Fraudulent attempts to trick biometric authentication tools may occur. Attackers sometimes use masks, photos, or synthesized voices to impersonate authorized persons. Emergent biometric technologies are attempting to solve these issues, but problems persist.
Consider Samsung's smartphone snafu after Qualcomm developed an ultrasonic fingerprint scanner for smartphones that works similarly to sonar tech. Instead of capturing an image, the scanner bounces sound off of the finger to identify the fingerprint’s physical properties.
The ultrasonic fingerprint technology was embedded in the screen of Samsung’s flagship Galaxy S10 smartphone, but only a few months after launch a flaw was found in the technology; It could be unlocked by anyone using a third-party screen protector.
Biometric data breaches are especially consequential and leave victims exposed in ways that can’t be easily resolved. In 2019 security company Suprema made headlines when more than a million biometric datasets were exposed. The company’s Biostar 2 lock system is designed to grant physical access to secure facilities using fingerprints, facial recognition, and other authenticators. And Suprema isn't alone. Biometric data breaches continue to unfold around the world.
In the EU, biometric data is protected by the GDPR, which deems it “sensitive” rather than “personal.” That means processing the biometric data of EU citizens without explicit consent is prohibited. Furthermore, the collection of biometric data may require a privacy impact assessment in advance.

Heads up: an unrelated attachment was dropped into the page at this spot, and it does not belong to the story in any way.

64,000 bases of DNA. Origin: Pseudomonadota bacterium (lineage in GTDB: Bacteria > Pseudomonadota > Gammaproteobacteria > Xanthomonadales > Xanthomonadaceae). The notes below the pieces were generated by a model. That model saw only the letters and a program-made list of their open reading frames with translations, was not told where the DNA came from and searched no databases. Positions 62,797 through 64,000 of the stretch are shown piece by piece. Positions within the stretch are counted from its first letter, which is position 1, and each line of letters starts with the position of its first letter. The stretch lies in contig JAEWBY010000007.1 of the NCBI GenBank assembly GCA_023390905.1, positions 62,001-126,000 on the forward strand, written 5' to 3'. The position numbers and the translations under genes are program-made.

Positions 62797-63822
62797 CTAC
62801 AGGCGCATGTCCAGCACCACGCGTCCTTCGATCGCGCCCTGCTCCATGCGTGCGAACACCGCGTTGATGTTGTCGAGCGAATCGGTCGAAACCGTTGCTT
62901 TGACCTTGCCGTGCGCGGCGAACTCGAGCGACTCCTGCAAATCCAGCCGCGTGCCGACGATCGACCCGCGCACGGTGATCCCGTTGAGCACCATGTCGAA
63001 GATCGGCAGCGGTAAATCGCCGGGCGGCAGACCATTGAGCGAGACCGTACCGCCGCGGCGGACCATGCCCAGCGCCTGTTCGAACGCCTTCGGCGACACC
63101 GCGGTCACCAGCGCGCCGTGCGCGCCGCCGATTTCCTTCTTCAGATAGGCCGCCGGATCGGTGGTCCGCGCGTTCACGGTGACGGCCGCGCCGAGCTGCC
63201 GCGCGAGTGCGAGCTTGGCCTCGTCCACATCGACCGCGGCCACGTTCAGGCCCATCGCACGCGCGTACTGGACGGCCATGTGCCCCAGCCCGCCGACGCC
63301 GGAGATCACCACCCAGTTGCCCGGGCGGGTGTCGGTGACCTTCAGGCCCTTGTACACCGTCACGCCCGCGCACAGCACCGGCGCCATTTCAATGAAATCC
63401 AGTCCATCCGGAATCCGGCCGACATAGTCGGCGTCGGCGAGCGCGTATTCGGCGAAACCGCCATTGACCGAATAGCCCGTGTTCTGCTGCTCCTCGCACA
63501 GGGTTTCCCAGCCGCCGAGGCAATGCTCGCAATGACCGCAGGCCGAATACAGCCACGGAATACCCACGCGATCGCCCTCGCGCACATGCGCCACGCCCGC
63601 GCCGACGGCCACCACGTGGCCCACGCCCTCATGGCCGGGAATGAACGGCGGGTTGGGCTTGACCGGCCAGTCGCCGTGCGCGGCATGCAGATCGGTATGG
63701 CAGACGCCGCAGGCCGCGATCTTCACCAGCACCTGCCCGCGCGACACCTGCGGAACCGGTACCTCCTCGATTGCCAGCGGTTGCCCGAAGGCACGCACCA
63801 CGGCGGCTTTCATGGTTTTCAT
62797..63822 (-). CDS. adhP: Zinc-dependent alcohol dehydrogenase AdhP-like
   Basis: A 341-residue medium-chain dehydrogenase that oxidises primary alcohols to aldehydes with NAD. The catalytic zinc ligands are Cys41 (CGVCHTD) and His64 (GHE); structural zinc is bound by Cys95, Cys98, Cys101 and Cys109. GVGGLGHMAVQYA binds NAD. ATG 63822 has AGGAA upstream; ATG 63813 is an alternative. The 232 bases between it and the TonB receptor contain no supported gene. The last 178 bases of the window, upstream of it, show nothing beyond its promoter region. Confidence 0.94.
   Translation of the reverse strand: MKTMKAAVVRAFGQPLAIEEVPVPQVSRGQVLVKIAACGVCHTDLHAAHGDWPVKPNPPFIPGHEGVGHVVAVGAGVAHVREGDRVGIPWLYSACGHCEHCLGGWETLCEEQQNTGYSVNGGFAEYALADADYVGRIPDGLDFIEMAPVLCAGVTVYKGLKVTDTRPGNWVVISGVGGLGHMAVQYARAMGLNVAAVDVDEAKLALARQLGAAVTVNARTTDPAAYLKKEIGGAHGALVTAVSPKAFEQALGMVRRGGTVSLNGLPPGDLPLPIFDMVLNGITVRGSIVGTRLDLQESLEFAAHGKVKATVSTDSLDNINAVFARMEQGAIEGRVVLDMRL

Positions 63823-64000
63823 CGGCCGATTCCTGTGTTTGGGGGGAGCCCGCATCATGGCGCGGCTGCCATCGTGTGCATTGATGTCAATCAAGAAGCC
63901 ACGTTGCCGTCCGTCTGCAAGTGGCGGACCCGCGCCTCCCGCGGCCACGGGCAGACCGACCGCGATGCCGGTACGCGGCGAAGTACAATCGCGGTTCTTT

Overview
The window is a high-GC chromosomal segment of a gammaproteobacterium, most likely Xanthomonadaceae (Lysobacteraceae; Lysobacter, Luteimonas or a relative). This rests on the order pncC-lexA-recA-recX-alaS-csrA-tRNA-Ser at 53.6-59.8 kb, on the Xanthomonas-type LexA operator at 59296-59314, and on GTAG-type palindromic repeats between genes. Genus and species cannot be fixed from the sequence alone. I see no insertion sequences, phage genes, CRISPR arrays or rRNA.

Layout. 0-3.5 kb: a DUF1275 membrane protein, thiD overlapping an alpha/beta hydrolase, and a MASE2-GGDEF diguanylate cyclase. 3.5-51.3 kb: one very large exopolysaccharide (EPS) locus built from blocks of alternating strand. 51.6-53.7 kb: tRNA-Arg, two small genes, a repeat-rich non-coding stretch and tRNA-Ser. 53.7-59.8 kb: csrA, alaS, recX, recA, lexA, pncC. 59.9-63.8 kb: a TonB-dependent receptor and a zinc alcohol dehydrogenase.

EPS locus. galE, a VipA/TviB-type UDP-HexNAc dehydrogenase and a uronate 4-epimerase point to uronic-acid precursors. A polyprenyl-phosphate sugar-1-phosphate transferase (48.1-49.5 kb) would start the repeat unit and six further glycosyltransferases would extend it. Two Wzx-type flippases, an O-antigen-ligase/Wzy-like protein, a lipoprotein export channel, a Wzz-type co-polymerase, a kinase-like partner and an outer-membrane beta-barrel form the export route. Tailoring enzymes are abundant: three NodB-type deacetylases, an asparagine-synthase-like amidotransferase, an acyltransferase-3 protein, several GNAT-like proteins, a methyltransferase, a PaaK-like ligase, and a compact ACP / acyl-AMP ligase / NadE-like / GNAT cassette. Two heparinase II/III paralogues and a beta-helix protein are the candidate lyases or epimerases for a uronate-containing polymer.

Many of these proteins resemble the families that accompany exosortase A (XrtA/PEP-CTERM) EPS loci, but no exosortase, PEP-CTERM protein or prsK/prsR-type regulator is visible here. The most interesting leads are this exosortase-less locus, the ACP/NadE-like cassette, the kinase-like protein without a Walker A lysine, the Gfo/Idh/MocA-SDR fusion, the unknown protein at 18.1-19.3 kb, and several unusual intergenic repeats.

In the U.S., the recently effectuated California Consumer Privacy Act (CCPA) considers biometric data the same as any other personal data and thus subject to regulation. Other states (including New York, Washington, Texas, and Illinois) also have biometric privacy laws in place. Any company deploying biometric authentication systems must gain familiarity with existing and emerging biometric privacy laws.
Companies that choose to adopt biometric authentication in particular scenarios should be able to justify its use and explain why it is preferable to traditional authentication methods that are broadly considered less invasive.
Generally, the use of a particular biometric authentication system should be proportional to the risk involved. In other words: an iris scanner might be justified to access a sensitive research lab, but probably not for access to the office break room.
Participants in any biometric authentication system must clearly understand how their biometric data will be used. Biometric data must be stored securely, anonymized when appropriate, encrypted at rest, and deleted when no longer needed. Following these steps will both comfort consumers and mitigate company risk.
GetApp Biometrics Survey, January 2020
GetApp conducted this survey in January 2020 among 487 respondents to learn more about consumer sentiment regarding biometric technologies.
Note: This document, while intended to explain what biometric authentication is, is in no way intended to provide legal advice or endorse a specific course of action.